Buying a home is never a straight-forward process. Many factors affect its progress, which is why it’s common for purchase offers to get rejected. If this has happened to you, don’t take it personally as there could be any number of reasons the seller wasn’t able to accept it. Let’s take a look at some of the more common reasons your purchase offer might get rejected.
Your Purchase Offer Is Too Low
Give a purchase offer lower than the list price and it’ll more than likely be rejected. Many sellers view offers that fall below the list price as insulting. They don’t think you’re serious about buying their property and often don’t even acknowledge or respond to the offer. Another reason a seller might reject or ignore a lower purchase offer is that he or she has time to wait for something better. If the property hasn’t been on the market long, or the seller isn’t in any rush to sell, a better offer may come along that will push your low-ball offer to the bottom of the list.
Your Or Your Selling Agent’s Attitude Leaves A Lot To Be Desired
Real estate is a competitive business and there’s always someone out there willing to beat your deal. As such, the seller or listing agent does not have to put up with a poor attitude from you or your selling agent. If you or your agent are aggressive, rude, or otherwise unprofessional, the seller and/or listing agent is inclined to ignore you or reject your purchase offer altogether.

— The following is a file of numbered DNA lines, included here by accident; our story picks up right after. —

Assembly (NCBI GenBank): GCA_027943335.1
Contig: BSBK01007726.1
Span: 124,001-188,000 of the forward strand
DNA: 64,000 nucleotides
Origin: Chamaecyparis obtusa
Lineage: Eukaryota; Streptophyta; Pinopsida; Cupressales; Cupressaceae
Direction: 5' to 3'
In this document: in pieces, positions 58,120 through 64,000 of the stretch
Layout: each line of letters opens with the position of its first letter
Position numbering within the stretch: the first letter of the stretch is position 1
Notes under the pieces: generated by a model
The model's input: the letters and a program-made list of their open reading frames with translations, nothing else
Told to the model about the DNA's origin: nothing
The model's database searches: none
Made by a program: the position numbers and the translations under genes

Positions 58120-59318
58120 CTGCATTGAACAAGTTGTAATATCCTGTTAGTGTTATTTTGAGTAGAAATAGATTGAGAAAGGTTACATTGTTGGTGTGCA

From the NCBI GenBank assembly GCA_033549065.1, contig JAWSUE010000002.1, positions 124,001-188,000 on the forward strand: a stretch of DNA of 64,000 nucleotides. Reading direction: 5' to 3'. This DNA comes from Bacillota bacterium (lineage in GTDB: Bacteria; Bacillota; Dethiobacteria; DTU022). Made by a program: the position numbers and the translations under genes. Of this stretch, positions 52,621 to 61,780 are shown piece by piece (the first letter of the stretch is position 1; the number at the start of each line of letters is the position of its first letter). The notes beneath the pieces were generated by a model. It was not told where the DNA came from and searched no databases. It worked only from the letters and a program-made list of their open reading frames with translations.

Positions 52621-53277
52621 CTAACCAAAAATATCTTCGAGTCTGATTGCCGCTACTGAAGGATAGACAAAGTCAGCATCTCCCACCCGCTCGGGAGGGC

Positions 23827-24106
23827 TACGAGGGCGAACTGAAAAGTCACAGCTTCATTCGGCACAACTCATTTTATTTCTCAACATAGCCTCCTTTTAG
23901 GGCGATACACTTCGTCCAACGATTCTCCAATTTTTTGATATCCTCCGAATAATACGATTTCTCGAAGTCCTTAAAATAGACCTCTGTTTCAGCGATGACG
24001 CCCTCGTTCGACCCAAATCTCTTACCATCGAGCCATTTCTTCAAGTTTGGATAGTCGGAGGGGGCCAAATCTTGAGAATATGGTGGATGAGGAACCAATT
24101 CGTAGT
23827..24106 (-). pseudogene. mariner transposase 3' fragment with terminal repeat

The Listing Agent Represents Both Parties
In some instances, the listing agent may represent both parties in a real estate transaction. When this happens, the agent agrees to collect a commission from the buyer and lowers his commission from the seller. In situations such as these, it can be difficult competing with buyers being represented by the same agent as the seller. Unless your offer is dramatically better than the buyer’s sharing the listing agent, it’s likely it will be rejected.
Your Purchase Offer Doesn’t Meet The Seller’s Needs
Aside from getting the list price, the seller may have other specific requirements of the buyer. If your purchase offer can’t or won’t meet these needs, it will be rejected. Some of these requirements may include a larger earnest money deposit, a lengthy escrow, a refusal to make repairs, or the seller may require a pre-approval letter from your lender. As a buyer, it pays to do your homework to find out if the seller has any requirements beyond fetching the list price. If this is the case, it’s a good idea to figure out before submitting your purchase offer if you’re willing or able to extend those benefits to the seller.
If you’ve recently put in a purchase offer on a property only to have it rejected or ignored, one or more of the reasons listed above could be why. The more you understand about purchase offers and their conditions, the more likely yours will be accepted right away in the future.